For example, in the short sale strategy described above the sale transaction should be contingent on the loan transaction, ideally occurring contemporaneously or not at all because a short sale should not occur if the underlying asset cannot be borrowed. Also, ideally the terms of the short sale transaction and the loan transaction should be contingently related to each other because the participant should only borrow as much of the underlying asset as was sold short and visa-versa. In current conventional markets, however, the short sale transaction occurs in one market, the lending transaction occurs in a different, independent market, and the two transactions are executed sequentially because conventional markets have no mechanism for linking transactions between two markets. Thus, executing the short sale strategy in a conventional market exposes the participant to increased systemic risk, for example the risk that the terms in the lending market will change in the interval between when the short sale transaction is completed and the loan transactions is completed. That is, the fee for borrowing the security may rise after the sales transaction completes, reducing the participant's overall economic benefit for the strategy. Furthermore, this systemic risk is completely unrelated to the economic intent of the transaction, which is to benefit from an anticipated fall in the spot market price of the underlying asset. The non-systemic risk in the transaction is the risk that the anticipated price movement will not occur as anticipated. In conventional markets, the systemic risk associated with uncertainty over the borrowing transaction is regarded as a cost of executing the strategy that the participant cannot avoid. To the extent that this cost can be reduced, however, the expected return of the transaction to the participant will be increased without any increase in the non-systemic and overall risk.

Short sale strategies are common practice in organized securities markets, in spite of the increased risk caused by the lack of integration between the spot sale and lending markets. In conventional markets, an intermediary, such as broker, is commonly used to execute these strategies. For a fee, the broker takes on the systemic risks of the transactions and offers the strategy as a bundled service. While intermediaries are effective, they are not economically efficient because intermediation adds costs to the strategy and because not all elements of the transactions are exposed to competitive pricing in a marketplace. For example, a broker acting as intermediate for a short seller typically borrows the stock from his or her own brokerage firm or the firm's customers, and charges lending fees arbitrarily set by the brokerage firm without competition from other potential stock lenders.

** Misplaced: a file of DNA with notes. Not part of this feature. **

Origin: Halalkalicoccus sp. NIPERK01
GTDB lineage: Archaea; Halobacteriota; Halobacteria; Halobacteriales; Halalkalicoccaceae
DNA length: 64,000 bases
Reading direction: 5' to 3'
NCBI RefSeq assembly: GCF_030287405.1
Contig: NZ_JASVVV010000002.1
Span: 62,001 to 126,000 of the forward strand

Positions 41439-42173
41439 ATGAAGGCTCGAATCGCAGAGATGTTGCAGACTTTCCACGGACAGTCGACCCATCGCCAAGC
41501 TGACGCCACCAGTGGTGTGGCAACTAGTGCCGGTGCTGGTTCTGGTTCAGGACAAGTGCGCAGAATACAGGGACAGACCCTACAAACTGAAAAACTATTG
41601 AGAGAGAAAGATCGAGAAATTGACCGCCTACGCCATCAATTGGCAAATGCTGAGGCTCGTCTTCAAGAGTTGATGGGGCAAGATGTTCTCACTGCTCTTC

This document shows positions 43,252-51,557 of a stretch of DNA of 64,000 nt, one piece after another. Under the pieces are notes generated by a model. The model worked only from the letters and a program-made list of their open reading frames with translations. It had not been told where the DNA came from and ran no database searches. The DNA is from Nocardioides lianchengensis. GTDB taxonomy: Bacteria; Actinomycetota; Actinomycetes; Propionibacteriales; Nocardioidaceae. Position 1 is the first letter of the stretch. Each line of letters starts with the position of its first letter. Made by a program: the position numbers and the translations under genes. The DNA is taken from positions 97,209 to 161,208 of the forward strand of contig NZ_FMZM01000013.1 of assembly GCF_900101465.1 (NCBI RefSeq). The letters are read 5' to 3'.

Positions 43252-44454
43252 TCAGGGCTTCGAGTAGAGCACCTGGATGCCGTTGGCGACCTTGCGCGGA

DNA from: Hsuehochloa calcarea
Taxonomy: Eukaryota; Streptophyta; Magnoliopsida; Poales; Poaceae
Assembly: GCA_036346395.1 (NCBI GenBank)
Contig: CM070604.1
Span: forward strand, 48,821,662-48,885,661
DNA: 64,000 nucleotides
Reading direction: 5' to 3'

Accordingly, It is desirable to reduce costs of intermediation for certain trading strategies, such as linked, multi-transaction strategies. It is also desirable to reduce the systemic risks of such strategies. Further, it is desirable to expose the elements and transactions to competitive pricing, thus further reducing the costs of such strategies.

SUMMARY OF THE INVENTION

In accordance with the principles of the present invention, a plurality, of linked markets enables a plurality of participants to negotiate and execute a plurality of linked transactions to permanently or temporarily transfer a specified quantity of a specified fungible asset among each other. A participant may specify that the execution of a particular transaction is contingent upon the contemporaneous execution of one or more other transactions, and a participant may specify that the quantity of fungible assets to be transferred in a particular transaction is dependent on the quantity of fungible assets to be transferred in another transaction.

Embodiments consistent with the present invention include a system, method, and computer program product for facilitating the sale of fungible assets comprising: receiving a plurality of linked orders, each linked order including a plurality of discrete orders for fungible assets, and for each discrete order, a set of parameters; matching a received linked order with at least one other linked order based upon the set of parameters for the received linked order and the set of parameters for the other linked order; and facilitating execution of the plurality of discrete orders of the matched received linked order contingent upon also facilitating execution of the plurality of discrete orders of the other linked order, wherein either all discrete orders are executed or none are executed.